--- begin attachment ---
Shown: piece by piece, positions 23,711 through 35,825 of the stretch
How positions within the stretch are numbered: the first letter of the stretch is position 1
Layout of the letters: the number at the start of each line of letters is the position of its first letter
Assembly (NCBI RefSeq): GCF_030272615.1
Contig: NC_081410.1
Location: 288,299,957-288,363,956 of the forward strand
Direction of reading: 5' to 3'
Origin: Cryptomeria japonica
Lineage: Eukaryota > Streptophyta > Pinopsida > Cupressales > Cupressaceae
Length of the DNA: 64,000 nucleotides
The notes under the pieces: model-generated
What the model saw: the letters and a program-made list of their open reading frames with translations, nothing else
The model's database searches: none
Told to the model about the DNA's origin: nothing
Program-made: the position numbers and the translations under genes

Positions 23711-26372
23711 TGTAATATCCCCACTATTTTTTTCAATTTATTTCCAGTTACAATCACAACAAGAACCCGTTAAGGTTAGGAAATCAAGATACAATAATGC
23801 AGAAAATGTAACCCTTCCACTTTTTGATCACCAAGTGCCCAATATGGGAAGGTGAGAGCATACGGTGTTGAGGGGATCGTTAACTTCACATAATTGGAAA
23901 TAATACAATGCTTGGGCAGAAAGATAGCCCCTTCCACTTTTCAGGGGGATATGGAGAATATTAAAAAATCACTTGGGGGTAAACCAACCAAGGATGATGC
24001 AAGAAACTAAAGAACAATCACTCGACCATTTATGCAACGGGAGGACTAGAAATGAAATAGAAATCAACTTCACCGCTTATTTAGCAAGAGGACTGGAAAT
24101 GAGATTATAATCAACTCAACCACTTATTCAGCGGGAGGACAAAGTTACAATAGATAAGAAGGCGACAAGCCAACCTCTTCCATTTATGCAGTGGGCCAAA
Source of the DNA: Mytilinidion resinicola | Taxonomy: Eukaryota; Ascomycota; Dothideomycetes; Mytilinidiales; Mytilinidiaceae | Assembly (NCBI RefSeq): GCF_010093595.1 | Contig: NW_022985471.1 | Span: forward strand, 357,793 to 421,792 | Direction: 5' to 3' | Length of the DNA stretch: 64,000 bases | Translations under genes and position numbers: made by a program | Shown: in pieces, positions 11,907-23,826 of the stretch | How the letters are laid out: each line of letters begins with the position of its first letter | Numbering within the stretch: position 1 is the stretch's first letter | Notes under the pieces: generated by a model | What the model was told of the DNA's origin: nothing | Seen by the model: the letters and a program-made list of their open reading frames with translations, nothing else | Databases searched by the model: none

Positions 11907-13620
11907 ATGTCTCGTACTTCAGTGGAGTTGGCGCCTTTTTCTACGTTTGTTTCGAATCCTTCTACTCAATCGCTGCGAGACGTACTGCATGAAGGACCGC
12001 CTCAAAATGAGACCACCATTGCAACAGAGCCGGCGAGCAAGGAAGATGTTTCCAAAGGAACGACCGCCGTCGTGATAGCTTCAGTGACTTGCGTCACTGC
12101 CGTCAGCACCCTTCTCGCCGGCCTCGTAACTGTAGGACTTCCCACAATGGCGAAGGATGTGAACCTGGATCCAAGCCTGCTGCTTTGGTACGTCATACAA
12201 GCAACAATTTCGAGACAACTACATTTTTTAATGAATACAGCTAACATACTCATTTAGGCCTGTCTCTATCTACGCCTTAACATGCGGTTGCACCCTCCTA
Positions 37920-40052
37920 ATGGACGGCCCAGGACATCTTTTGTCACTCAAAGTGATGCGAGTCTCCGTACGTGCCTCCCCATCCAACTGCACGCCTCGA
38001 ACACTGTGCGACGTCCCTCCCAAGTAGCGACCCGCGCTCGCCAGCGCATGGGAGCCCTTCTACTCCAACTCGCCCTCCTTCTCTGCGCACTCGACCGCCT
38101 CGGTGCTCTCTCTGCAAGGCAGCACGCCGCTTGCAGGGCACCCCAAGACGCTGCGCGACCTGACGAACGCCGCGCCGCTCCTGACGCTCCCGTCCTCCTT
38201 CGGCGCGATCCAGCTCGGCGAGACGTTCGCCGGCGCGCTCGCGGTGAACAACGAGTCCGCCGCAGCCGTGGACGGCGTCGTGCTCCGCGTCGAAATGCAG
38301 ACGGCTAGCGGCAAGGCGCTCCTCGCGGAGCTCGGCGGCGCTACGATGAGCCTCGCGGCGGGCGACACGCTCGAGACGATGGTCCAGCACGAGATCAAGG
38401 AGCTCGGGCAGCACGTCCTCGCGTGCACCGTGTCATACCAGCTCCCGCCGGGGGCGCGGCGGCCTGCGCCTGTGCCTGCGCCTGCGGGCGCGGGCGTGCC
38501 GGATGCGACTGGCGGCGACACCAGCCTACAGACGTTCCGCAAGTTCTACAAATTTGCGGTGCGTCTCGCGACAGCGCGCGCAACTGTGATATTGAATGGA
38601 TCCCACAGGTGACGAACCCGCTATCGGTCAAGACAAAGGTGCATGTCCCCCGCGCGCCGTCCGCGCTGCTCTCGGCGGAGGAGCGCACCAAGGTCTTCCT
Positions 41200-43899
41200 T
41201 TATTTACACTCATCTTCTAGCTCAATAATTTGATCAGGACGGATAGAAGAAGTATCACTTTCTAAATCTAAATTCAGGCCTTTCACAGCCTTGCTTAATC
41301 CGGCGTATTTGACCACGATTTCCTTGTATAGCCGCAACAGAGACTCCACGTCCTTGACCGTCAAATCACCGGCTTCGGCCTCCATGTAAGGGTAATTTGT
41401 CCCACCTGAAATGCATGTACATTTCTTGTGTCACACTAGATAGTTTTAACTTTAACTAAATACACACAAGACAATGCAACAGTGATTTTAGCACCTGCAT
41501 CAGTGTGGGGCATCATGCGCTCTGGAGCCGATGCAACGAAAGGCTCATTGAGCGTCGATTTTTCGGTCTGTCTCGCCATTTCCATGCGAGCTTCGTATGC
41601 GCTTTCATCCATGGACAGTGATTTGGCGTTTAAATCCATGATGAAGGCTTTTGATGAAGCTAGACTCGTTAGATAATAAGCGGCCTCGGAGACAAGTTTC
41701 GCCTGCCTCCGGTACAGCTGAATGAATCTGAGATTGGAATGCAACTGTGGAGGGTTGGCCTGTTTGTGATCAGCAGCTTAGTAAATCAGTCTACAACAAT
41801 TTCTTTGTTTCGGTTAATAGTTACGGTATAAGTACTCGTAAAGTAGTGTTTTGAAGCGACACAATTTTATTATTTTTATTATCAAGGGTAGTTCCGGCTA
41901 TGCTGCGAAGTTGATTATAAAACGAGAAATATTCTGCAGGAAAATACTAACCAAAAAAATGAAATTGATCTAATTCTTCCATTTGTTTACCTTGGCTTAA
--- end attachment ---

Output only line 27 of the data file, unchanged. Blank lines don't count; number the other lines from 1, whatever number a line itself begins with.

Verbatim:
12201 GCAACAATTTCGAGACAACTACATTTTTTAATGAATACAGCTAACATACTCATTTAGGCCTGTCTCTATCTACGCCTTAACATGCGGTTGCACCCTCCTA